Aurelia Yazzie graduated from Navajo Technical University with a Master of Arts degree in Diné Culture, Language & Leadership on December 9. She is the second student to earn the degree from NTU after Perry R. James, who received his degree in May. Both like how the program blends Western education with traditional values and thought.
“The program goes in depth about what it really means to uphold traditional values and to learn and teach from that perspective,” explained Yazzie, whose clans are Bit’ahnii born for Tsi’naajinii. “A lot of information I learned was so overwhelming, especially from the people who know these things and have lived through it. It was just a wealth of information that I never knew and it caused me to look at my life differently and the way I teach.”
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Before enrolling at NTU, Yazzie worked in the education field for 20 years, 17 of them at To’haali’ Community School in Newcomb, New Mexico, and another two at Ch’ooshgai Community School in Tohatchi. She also spent five years working at various satellite sites for Diné College, where she earned her associate’s degree in Diné Studies before going on to earn a bachelor’s in Bilingual Education at Fort Lewis College in Durango, Colorado.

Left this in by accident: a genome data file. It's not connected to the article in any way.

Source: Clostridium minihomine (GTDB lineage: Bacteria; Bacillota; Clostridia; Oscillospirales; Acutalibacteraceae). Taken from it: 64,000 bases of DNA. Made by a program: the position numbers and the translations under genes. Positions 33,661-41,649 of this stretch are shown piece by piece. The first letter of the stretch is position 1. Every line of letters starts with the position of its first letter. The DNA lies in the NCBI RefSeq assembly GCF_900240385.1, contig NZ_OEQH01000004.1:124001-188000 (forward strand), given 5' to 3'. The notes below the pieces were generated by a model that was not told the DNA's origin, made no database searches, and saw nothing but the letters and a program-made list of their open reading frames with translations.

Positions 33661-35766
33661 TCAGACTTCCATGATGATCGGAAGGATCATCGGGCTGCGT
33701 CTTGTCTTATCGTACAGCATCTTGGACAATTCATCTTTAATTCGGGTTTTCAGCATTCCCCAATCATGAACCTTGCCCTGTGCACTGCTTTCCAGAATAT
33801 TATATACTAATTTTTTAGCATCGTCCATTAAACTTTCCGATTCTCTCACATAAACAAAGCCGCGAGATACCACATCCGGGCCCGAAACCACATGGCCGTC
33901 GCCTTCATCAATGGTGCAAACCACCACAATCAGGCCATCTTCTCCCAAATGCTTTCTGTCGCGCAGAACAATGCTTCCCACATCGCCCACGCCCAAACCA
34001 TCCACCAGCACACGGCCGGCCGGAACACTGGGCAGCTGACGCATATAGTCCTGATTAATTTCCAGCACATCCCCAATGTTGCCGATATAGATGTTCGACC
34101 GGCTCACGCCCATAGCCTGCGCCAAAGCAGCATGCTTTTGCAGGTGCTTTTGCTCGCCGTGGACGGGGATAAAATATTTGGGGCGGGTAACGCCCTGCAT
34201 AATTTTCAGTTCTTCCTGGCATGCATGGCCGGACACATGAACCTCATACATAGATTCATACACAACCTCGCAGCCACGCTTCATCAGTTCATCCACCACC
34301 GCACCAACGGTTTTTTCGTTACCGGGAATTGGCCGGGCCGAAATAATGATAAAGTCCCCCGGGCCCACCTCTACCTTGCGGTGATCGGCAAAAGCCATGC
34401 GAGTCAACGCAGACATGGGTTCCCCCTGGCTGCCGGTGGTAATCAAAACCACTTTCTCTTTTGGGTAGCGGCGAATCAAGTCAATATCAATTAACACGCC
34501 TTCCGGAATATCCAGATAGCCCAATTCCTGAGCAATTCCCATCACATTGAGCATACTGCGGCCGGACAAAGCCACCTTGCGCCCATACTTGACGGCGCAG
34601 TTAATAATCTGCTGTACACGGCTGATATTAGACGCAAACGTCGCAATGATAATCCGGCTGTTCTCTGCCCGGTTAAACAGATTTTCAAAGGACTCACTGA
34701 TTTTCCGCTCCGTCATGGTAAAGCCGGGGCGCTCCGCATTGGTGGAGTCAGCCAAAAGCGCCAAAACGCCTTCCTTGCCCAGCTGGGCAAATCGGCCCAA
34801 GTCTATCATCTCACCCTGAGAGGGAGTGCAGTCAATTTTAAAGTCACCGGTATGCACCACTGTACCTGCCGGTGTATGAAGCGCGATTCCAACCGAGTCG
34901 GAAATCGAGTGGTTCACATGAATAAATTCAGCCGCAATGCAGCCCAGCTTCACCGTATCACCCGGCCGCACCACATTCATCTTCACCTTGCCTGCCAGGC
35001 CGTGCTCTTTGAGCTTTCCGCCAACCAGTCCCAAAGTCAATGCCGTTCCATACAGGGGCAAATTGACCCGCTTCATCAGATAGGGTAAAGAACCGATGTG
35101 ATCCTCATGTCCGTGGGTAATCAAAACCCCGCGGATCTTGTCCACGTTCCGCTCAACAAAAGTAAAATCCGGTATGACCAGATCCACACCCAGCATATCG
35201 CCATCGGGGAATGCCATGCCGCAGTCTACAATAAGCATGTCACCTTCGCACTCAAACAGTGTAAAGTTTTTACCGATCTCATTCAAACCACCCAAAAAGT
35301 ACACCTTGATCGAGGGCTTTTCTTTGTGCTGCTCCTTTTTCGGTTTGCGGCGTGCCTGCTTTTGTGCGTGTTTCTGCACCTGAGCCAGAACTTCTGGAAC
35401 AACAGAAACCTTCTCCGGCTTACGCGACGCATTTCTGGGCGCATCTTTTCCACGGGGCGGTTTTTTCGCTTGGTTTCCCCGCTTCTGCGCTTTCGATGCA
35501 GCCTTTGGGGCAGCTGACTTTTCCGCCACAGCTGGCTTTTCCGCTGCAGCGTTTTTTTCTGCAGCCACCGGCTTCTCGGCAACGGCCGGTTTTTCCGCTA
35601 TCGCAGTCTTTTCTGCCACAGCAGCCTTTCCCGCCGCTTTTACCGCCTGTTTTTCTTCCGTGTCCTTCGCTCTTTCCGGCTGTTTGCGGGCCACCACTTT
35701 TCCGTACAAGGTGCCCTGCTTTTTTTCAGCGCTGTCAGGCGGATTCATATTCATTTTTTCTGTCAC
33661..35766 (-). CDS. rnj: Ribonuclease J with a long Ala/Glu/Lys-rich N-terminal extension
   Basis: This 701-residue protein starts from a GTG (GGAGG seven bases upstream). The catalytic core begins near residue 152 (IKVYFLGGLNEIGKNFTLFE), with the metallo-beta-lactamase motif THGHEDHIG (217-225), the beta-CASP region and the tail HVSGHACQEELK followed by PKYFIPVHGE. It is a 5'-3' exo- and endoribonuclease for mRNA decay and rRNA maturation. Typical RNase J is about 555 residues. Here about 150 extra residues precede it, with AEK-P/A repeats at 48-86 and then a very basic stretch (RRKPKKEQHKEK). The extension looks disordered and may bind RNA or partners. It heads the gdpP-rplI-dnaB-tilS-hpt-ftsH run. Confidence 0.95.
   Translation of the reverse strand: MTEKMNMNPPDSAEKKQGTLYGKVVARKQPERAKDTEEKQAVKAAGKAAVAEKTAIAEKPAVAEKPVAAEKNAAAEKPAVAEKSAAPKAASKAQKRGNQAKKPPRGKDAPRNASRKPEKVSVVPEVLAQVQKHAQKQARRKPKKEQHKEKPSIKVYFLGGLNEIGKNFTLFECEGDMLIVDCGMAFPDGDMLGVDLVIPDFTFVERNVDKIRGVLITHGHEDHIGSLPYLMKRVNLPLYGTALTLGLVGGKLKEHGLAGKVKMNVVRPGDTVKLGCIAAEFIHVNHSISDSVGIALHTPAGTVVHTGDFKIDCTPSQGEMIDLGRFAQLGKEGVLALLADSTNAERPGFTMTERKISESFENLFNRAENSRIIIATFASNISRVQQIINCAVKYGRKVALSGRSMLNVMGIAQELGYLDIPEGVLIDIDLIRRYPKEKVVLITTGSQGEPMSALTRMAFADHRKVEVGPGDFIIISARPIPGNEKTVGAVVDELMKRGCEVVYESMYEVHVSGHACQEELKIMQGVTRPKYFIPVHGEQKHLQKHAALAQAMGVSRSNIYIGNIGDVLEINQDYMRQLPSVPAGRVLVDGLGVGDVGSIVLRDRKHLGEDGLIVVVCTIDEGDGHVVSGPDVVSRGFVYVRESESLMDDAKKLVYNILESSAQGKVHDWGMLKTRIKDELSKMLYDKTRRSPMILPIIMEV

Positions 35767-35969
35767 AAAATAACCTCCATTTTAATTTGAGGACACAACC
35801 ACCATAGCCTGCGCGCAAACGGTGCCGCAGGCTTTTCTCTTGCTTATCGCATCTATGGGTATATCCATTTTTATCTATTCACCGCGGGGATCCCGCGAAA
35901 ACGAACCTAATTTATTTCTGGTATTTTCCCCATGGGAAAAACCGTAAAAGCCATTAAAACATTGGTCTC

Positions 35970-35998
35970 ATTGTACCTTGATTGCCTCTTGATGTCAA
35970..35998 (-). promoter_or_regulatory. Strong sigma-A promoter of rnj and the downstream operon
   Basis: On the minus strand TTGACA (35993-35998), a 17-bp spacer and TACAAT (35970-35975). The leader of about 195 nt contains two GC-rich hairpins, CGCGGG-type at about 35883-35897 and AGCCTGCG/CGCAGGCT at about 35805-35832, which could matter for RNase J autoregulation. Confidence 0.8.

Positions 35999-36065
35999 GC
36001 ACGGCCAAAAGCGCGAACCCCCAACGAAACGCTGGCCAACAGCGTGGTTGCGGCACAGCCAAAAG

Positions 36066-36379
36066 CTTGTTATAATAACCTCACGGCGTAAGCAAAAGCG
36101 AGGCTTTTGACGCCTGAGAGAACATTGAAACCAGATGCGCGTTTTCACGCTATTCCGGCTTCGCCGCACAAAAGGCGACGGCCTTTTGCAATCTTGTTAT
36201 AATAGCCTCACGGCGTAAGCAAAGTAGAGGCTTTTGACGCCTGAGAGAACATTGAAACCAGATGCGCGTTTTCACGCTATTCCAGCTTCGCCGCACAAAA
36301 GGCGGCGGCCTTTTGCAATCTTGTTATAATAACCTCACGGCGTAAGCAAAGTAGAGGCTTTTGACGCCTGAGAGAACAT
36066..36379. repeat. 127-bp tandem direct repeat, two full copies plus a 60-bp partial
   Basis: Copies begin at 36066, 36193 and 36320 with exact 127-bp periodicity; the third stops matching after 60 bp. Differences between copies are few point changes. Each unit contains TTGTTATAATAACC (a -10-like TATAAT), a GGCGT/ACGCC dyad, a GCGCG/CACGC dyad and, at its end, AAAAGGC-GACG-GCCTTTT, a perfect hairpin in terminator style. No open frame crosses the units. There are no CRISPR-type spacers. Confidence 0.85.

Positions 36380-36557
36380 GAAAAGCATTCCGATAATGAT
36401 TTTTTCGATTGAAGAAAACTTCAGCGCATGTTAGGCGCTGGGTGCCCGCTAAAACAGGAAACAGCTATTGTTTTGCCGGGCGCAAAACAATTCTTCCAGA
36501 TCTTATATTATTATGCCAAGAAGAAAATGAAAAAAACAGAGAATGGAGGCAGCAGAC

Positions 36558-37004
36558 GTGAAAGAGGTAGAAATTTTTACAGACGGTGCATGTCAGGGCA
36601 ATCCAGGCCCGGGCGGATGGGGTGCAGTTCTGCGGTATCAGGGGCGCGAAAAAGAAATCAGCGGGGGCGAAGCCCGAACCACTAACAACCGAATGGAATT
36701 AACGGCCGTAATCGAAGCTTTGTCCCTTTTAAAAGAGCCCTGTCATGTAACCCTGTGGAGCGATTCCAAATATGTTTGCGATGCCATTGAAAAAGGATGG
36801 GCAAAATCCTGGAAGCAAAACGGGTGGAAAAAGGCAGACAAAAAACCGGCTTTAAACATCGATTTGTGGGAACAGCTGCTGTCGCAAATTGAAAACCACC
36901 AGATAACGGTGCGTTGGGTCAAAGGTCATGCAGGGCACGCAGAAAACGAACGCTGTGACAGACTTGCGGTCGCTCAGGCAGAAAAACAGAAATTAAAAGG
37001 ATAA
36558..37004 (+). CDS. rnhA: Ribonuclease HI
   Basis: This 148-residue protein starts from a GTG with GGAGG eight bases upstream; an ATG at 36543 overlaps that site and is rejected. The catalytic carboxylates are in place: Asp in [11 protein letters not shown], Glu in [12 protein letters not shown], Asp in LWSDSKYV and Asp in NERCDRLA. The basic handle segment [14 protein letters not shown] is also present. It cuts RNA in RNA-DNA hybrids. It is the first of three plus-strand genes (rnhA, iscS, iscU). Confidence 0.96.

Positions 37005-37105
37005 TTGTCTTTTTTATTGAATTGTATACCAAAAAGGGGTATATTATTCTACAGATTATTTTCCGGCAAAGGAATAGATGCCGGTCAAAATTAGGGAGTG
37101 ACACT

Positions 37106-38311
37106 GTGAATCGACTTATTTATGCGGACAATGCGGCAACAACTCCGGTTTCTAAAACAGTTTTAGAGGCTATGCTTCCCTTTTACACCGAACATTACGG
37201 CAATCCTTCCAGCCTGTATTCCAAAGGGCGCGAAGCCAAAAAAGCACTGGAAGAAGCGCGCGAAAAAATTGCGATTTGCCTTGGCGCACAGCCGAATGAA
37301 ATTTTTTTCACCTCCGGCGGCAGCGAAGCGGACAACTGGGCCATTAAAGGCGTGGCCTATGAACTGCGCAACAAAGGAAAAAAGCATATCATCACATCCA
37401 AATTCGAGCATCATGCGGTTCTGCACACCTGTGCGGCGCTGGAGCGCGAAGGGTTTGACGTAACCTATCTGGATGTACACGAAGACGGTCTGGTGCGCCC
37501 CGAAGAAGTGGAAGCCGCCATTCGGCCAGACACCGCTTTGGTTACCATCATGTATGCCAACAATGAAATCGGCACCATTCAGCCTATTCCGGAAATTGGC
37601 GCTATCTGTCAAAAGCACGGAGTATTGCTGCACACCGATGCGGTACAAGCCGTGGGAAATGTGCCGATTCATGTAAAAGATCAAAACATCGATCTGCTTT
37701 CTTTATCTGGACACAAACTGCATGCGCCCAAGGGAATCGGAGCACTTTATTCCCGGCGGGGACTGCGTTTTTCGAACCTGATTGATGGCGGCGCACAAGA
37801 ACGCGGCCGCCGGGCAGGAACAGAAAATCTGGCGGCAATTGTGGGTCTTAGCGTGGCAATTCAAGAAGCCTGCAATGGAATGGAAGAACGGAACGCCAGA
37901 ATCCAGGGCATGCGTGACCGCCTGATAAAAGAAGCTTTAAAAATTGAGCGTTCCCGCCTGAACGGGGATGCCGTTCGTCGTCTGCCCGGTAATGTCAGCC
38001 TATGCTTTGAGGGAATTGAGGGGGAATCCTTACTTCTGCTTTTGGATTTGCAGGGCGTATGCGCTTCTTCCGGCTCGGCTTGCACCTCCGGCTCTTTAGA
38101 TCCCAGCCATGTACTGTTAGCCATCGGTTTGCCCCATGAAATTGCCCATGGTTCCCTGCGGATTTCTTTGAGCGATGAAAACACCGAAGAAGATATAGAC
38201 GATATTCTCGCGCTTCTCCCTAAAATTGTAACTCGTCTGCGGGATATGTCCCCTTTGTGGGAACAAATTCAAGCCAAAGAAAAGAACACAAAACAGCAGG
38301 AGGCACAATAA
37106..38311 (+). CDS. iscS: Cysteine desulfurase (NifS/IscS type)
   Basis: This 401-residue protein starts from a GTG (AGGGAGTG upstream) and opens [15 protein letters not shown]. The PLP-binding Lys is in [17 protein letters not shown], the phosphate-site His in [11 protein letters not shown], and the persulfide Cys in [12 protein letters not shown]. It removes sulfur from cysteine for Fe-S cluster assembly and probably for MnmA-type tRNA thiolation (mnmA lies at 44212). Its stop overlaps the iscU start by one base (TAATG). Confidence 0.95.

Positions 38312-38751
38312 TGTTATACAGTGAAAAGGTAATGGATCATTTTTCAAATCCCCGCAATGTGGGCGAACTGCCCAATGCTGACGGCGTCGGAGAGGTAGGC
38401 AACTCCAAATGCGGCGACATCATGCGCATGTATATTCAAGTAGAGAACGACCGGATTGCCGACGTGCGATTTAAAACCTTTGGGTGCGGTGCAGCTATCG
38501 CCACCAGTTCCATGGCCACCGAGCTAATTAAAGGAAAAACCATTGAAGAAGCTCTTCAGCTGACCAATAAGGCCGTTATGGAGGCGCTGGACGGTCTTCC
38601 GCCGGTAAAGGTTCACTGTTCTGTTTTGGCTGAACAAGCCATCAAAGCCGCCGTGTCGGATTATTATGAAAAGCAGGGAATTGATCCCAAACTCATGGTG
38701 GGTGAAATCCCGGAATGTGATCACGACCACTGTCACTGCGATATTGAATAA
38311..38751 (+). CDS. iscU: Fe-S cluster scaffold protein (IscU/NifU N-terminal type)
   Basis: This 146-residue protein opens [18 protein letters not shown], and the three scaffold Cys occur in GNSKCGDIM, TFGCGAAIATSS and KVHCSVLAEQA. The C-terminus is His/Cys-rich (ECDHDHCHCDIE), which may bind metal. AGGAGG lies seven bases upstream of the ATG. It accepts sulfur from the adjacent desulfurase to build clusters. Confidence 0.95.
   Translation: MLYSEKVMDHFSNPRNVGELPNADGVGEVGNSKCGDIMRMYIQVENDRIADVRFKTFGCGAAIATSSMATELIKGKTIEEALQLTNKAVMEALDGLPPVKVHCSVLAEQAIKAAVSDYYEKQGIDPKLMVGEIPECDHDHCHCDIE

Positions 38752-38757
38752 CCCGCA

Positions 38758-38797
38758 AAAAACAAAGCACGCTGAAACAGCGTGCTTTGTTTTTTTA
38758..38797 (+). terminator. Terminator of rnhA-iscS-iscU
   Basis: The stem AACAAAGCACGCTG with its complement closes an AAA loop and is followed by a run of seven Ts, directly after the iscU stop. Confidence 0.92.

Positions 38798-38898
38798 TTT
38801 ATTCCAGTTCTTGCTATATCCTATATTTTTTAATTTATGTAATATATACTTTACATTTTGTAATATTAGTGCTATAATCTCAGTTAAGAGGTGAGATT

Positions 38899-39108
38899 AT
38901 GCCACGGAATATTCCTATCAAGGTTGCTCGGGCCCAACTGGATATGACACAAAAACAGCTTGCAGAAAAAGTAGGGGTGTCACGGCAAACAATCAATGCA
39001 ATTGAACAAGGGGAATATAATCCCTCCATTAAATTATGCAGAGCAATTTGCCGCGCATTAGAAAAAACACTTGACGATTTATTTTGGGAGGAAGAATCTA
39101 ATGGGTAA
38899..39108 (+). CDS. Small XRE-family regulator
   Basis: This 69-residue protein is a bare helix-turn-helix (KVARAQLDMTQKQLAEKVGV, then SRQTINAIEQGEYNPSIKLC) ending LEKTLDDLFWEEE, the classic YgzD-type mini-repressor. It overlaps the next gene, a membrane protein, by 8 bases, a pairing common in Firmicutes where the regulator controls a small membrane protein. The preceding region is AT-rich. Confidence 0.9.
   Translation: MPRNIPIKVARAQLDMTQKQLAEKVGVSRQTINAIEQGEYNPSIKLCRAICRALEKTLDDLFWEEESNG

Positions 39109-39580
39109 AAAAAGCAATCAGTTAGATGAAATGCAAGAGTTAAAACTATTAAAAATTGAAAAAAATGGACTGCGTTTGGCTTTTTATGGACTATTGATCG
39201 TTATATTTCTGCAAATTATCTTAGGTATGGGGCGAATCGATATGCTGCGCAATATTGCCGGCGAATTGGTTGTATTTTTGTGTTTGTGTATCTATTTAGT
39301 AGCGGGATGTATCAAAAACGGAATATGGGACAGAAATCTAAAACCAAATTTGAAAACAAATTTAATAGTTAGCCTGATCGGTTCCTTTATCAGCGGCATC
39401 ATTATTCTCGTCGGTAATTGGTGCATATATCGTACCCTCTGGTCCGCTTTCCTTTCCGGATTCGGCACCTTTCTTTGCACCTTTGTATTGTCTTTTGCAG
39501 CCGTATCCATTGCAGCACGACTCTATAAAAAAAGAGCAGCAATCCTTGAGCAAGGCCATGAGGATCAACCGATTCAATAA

As an educator, Yazzie appreciated how NTU’s master’s program could appeal to people of all backgrounds and professions. “The master’s program could be looked at from every angle,” explained Yazzie, who wrote her thesis on Diné Bi Beehas’aanii Bitsi Silei: Parenting Skills Utilizing Navajo Perspective. “From my stance it was from an educational and parenting perspective whereas another student may see it from an environmental point of view or another student sees it from things that are going on within the community. It was a lot of good information.”
Yazzie explored several options before settling on NTU for an advanced degree. She felt many were too expensive or solely focused on curriculum, which after 20 years of teaching, she felt she had a solid grasp of.
“NTU wasn’t too expensive, but at the same time, I was really interested in making a contribution to the Navajo Nation with what I know,” Yazzie said. “Especially teaching Navajo children. I need to know where they’re coming from and what their values are in order to understand what these kids go through having to function in Western society while juggling the traditional ways of life.”
With her advanced degree, Yazzie plans to continue working at Ch’ooshgai Community School where she will focus more on the traditional values of her students to be a more effective instructor.
“I could’ve gotten a master’s degree from anywhere else, but it wouldn’t be as meaningful as what I learned here,” said Yazzie. “I think that’s why it’s meaningful, because it’s from a traditional sense and identifies who I am and have been all this time. Now that this knowledge is in my head I can share it with other people.”
This story was originally published December 24, 2016.